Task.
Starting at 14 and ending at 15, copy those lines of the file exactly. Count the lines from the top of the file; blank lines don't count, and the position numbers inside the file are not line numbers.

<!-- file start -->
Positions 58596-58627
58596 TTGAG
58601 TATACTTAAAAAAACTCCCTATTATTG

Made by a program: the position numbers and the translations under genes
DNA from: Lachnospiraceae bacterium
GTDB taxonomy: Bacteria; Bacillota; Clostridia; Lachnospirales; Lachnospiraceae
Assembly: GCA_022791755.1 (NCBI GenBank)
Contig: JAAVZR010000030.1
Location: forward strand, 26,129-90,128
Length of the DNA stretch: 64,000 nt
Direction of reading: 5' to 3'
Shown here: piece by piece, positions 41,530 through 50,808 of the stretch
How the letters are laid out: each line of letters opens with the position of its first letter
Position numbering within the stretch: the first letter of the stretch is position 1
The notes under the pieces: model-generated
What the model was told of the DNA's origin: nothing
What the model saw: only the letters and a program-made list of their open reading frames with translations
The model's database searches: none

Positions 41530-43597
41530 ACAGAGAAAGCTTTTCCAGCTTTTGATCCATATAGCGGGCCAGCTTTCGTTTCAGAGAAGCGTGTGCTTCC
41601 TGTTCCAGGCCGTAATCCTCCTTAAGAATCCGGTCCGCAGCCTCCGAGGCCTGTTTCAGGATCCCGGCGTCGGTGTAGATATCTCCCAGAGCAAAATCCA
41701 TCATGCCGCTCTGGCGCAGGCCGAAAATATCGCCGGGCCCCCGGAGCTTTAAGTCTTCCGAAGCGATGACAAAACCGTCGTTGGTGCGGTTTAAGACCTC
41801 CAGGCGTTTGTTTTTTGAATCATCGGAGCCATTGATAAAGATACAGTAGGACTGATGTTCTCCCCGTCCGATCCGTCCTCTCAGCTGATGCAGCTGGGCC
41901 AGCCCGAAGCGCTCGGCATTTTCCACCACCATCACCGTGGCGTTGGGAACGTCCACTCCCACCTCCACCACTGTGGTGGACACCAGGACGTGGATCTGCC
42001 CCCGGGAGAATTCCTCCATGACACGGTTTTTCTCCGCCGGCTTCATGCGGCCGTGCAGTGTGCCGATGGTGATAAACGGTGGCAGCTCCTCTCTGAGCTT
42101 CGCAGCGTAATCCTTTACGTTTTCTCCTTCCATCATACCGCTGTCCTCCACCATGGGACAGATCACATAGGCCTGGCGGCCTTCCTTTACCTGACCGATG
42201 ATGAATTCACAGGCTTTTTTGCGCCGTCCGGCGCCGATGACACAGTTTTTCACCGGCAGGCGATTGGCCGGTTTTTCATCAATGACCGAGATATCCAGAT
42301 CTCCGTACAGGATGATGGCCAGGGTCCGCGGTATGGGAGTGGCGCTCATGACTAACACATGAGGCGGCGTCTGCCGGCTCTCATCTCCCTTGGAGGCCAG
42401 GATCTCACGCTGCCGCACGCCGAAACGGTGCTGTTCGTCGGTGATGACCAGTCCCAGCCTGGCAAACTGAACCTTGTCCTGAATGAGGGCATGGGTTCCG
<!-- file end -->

Position numbering within the stretch: the first letter of the stretch is position 1
The notes under the pieces: model-generated